14 inches high in the ends. Wheelbases were 116, 125 1/4 and 137 inches.
For each model the cargo box was shifted forward for better distribution
of the load in relation to the rear axle and for better support by
the frame rails. All pickups continued to be built with wooden cargo
floors covered with steel skid strips.
The door vent windows were new in 1951 and push button door handles in 1952. A 1952 e/3-ton pickup is shown. The 3600 Series trucks were built on a 125 1/4-inch wheelbase chassis. The three-speed synchromesh transmission was standard; the four-speed was an option. This truck was Y2K ready and ready for sale on a used car lot in October 1999. (Photo: Don Bunn)
Design pickup's engine was the 90 horsepower, 174 ft-lb. of torque,
216.5 cubic inch Thrift Master OHV six cylinder. The half and 3/4-ton
pickup's standard transmission was a three speed and a four speed
was optional. Only the four speed was available for the one-ton.
In addition to pickups, the Advanced Design light-duty truck's with body line continued to include half- and one-ton panels and canopy expresses; 3/4- and one-ton stake trucks; the Carryall Suburban and the automobile based on the Sedan Delivery.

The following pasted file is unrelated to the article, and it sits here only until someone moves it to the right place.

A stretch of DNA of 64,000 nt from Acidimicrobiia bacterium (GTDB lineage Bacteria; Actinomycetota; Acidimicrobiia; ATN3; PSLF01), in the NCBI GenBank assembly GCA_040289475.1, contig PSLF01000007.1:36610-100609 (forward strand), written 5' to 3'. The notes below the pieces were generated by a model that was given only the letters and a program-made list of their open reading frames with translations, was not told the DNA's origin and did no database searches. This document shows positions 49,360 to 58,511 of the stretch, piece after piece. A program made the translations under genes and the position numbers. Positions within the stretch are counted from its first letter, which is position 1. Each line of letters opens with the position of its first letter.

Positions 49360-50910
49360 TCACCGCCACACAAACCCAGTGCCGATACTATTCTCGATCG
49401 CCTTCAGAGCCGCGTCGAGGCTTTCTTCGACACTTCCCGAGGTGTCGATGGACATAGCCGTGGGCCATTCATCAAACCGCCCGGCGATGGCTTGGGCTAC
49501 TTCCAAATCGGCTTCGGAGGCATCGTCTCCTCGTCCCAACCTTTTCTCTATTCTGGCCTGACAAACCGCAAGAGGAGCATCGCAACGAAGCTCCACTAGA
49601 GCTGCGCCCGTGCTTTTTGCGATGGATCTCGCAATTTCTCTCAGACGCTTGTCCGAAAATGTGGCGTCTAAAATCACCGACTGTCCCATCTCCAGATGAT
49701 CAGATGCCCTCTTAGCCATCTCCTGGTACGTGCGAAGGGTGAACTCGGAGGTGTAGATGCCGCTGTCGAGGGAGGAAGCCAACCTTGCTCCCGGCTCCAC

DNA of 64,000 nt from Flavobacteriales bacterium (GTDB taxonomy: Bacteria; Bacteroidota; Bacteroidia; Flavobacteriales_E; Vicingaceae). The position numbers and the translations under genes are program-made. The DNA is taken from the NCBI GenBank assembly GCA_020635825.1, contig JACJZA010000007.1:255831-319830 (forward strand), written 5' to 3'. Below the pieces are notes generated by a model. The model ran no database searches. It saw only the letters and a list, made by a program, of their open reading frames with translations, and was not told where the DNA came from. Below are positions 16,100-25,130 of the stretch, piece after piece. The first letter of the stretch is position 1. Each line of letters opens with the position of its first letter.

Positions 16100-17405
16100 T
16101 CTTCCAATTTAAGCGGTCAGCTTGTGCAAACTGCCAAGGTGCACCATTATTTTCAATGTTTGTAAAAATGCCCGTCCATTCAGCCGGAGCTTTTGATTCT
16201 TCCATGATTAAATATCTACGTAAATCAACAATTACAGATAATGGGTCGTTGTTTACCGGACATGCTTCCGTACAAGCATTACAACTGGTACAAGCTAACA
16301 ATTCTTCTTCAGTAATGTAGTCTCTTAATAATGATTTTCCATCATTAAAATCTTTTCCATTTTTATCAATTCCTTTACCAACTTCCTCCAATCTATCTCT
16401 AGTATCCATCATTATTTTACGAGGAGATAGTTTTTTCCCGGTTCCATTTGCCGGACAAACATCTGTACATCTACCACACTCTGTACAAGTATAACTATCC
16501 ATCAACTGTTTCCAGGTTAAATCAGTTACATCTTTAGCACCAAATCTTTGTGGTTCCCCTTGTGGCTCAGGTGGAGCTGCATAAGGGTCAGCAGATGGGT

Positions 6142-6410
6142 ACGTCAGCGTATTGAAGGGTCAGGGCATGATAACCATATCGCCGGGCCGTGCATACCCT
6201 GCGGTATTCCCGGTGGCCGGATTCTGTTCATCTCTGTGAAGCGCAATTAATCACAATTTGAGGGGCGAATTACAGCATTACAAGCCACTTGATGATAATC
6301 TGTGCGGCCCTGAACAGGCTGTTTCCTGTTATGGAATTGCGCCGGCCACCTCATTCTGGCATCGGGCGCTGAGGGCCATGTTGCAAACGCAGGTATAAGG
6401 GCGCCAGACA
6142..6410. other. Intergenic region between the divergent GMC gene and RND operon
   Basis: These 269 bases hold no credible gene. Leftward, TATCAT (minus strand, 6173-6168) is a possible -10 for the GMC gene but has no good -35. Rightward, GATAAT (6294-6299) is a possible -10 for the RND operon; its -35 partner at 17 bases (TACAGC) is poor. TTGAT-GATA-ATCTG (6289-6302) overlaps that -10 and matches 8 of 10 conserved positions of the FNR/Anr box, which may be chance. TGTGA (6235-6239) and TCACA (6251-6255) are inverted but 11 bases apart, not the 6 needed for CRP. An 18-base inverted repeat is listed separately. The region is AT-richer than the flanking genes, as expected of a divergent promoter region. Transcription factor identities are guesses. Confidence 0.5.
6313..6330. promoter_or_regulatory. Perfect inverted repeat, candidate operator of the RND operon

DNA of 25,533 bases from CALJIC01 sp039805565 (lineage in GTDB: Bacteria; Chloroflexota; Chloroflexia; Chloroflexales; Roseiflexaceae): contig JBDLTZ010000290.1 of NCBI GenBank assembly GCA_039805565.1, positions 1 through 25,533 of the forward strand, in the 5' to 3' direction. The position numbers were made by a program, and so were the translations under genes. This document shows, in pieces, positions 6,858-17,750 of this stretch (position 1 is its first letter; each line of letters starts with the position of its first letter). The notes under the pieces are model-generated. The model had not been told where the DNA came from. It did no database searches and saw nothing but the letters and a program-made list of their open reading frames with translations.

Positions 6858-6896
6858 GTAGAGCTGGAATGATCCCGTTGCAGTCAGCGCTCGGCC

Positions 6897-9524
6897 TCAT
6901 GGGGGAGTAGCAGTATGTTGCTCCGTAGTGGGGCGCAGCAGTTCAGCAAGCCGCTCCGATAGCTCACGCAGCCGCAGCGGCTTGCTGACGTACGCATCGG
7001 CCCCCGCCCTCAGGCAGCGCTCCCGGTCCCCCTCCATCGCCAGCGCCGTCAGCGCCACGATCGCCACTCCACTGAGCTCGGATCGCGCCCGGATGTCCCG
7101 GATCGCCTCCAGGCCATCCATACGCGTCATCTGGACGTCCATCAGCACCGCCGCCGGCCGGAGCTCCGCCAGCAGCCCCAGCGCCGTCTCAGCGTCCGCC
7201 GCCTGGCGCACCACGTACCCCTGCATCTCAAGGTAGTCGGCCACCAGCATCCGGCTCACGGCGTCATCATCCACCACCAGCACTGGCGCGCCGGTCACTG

pickups continued through 1953 with only minor engineering and styling
upgrades. For example, in 1948 the four-speed transmission's gear
shift lever was moved to the steering column from the floor and
the parking brake was changed from a floor mounted lever to a foot
actuated pedal on the driver's far left. These changes cleared the
floor of obstructions for the convenience and comfort of the passenger
seated in the middle. The former four-speed spur-type transmission
was changed to a synchromesh unit to eliminate double clutching.
1949 the gas tank was moved to inside the cab behind the seat back.
In 1950 the 216.5 cubic inch six was tweaked to put out 92 horsepower
at 3400 rpm and 176 ft-LB of torque at 1000 to 2000 rpm. In 1951 the
left-side cowl vent was eliminated and was replaced by door vent windows.
New push-button door handles were a 1952 model year introduction.
|The first, and only, major Advanced Design styling and engineering changes occurred with the 1954 models. These models featured a pleasing one-piece windshield, and all-new grille, new parking lights and a new steering wheel and|
panel. Engineering advancements included the new standard 235.5 cubic
inch OHV six cylinder engine producing 112 horsepower and 200 ft-LB
gross torque. The full automatic Hydra-Matic transmission became an
option for light-duty trucks. These trucks continued into 1955 and
remained on sale until March 25, 1955 when all-new Early V8 pickup
trucks were announced by Chevrolet.
This amazing 1954 Chevrolet Series 3800 one-ton pickup looked almost as good as new when photographed in October 1999. These big pickups were worked so hard they usually didn't survive (Photo: Don Bunn)
pickups were number one in sales during every year of the Advanced
Next Segment: 1955-1959 Early V8 Pickups